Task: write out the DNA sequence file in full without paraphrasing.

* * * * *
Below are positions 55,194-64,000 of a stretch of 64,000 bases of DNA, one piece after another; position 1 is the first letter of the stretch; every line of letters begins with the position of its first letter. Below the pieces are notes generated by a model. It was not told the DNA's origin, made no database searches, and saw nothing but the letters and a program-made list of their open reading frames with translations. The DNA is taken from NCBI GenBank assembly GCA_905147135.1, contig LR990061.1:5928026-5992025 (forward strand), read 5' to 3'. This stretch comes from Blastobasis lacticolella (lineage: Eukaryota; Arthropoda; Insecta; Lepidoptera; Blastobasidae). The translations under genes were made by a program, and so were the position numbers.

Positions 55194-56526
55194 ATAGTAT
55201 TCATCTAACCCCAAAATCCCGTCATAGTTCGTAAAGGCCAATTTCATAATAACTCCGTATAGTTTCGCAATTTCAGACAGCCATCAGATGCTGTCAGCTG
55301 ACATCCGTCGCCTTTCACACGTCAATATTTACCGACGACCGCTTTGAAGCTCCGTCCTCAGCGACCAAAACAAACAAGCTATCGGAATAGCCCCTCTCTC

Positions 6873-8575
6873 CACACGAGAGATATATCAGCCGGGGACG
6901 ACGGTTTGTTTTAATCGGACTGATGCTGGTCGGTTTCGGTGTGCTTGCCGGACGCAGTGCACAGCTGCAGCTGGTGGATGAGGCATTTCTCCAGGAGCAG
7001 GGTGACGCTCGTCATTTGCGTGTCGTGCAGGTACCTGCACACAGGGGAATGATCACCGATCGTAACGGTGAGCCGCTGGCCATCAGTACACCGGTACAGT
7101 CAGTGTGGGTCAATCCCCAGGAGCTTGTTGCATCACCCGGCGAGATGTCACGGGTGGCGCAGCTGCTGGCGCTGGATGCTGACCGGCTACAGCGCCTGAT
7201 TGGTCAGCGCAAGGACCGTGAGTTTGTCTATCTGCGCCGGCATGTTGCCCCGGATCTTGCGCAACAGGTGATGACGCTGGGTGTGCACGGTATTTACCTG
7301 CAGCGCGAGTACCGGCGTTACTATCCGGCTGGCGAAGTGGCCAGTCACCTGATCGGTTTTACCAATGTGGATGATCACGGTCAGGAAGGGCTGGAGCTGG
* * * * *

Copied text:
Below are positions 55,194-64,000 of a stretch of 64,000 bases of DNA, one piece after another; position 1 is the first letter of the stretch; every line of letters begins with the position of its first letter. Below the pieces are notes generated by a model. It was not told the DNA's origin, made no database searches, and saw nothing but the letters and a program-made list of their open reading frames with translations. The DNA is taken from NCBI GenBank assembly GCA_905147135.1, contig LR990061.1:5928026-5992025 (forward strand), read 5' to 3'. This stretch comes from Blastobasis lacticolella (lineage: Eukaryota; Arthropoda; Insecta; Lepidoptera; Blastobasidae). The translations under genes were made by a program, and so were the position numbers.

Positions 55194-56526
55194 ATAGTAT
55201 TCATCTAACCCCAAAATCCCGTCATAGTTCGTAAAGGCCAATTTCATAATAACTCCGTATAGTTTCGCAATTTCAGACAGCCATCAGATGCTGTCAGCTG
55301 ACATCCGTCGCCTTTCACACGTCAATATTTACCGACGACCGCTTTGAAGCTCCGTCCTCAGCGACCAAAACAAACAAGCTATCGGAATAGCCCCTCTCTC

Positions 6873-8575
6873 CACACGAGAGATATATCAGCCGGGGACG
6901 ACGGTTTGTTTTAATCGGACTGATGCTGGTCGGTTTCGGTGTGCTTGCCGGACGCAGTGCACAGCTGCAGCTGGTGGATGAGGCATTTCTCCAGGAGCAG
7001 GGTGACGCTCGTCATTTGCGTGTCGTGCAGGTACCTGCACACAGGGGAATGATCACCGATCGTAACGGTGAGCCGCTGGCCATCAGTACACCGGTACAGT
7101 CAGTGTGGGTCAATCCCCAGGAGCTTGTTGCATCACCCGGCGAGATGTCACGGGTGGCGCAGCTGCTGGCGCTGGATGCTGACCGGCTACAGCGCCTGAT
7201 TGGTCAGCGCAAGGACCGTGAGTTTGTCTATCTGCGCCGGCATGTTGCCCCGGATCTTGCGCAACAGGTGATGACGCTGGGTGTGCACGGTATTTACCTG
7301 CAGCGCGAGTACCGGCGTTACTATCCGGCTGGCGAAGTGGCCAGTCACCTGATCGGTTTTACCAATGTGGATGATCACGGTCAGGAAGGGCTGGAGCTGG